Eyes are said to be the window to the soul—but researchers at Google see them as indicators of a person’s health. The technology giant is using deep learning to predict a person’s blood pressure, age and smoking status by analysing a photograph of their retina. Google’s computers glean clues from the arrangement of blood vessels—and a preliminary study suggests that the machines can use this information to predict whether someone is at risk of an impending heart attack.
The research relied on a convolutional neural network, a type of deep-learning algorithm that is transforming how biologists analyse images. Scientists are using the approach to find mutations in genomes and predict variations in the layout of single cells. Google’s approach, described in a preprint in August, is part of a wave of new deep-learning applications that are making image processing easier and more versatile—and could even identify overlooked biological phenomena.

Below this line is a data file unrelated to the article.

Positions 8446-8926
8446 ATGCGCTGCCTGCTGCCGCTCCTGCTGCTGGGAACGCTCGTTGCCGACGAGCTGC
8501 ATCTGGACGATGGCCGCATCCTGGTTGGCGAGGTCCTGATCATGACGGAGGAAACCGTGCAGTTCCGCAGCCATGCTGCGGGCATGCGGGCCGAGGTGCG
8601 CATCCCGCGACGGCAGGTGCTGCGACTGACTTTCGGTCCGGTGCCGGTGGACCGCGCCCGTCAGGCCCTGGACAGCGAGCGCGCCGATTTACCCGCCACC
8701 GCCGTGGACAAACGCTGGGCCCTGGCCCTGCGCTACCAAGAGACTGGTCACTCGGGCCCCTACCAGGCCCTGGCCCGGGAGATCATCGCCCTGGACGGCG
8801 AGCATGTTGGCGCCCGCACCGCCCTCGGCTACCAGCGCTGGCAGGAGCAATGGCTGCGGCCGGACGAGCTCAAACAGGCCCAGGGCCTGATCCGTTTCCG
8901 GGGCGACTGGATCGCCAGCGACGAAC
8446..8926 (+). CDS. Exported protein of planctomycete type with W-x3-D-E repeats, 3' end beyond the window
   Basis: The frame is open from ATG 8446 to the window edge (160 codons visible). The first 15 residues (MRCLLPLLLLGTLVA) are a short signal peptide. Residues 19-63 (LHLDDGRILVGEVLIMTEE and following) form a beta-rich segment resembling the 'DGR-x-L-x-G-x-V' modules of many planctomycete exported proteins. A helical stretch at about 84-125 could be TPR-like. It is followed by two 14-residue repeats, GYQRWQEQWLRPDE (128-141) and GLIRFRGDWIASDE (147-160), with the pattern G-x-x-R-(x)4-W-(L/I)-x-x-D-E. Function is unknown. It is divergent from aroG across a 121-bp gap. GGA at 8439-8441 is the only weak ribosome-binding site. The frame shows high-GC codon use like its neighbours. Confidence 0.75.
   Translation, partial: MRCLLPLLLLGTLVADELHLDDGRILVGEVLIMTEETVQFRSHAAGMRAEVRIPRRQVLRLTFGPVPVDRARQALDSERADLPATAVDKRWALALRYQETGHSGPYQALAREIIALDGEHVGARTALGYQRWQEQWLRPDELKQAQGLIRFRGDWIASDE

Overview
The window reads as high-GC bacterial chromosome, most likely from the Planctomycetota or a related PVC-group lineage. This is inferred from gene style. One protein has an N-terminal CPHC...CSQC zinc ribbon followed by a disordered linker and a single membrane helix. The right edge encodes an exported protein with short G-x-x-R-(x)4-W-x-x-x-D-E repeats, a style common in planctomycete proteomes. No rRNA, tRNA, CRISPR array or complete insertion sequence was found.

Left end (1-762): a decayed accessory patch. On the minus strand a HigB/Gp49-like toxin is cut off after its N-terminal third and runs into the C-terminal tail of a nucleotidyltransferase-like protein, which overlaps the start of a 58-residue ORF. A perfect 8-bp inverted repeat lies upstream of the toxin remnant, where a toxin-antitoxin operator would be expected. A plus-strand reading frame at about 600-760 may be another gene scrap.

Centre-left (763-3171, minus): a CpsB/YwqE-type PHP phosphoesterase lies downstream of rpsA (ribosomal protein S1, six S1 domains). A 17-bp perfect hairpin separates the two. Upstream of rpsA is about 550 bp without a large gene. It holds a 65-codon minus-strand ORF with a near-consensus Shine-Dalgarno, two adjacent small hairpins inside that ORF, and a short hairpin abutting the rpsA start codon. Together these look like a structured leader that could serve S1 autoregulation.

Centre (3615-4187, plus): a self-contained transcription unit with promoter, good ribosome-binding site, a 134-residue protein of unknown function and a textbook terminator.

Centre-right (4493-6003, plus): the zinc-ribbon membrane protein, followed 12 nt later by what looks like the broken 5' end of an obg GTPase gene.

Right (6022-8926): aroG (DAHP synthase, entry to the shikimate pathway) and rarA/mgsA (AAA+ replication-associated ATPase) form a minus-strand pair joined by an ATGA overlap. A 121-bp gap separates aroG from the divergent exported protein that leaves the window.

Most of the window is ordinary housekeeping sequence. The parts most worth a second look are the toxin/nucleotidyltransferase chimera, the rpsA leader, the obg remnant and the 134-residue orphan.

“It was unrealistic to apply machine learning to many areas of biology before,” says Philip Nelson, a director of engineering at Google Research in Mountain View, California. “Now you can—but even more exciting, machines can now see things that humans might not have seen before.”
“I think there will be a very big breakthrough in the next few years,” [biologist Alex Wolf] says, “that allows biologists to apply neural networks much more broadly.”
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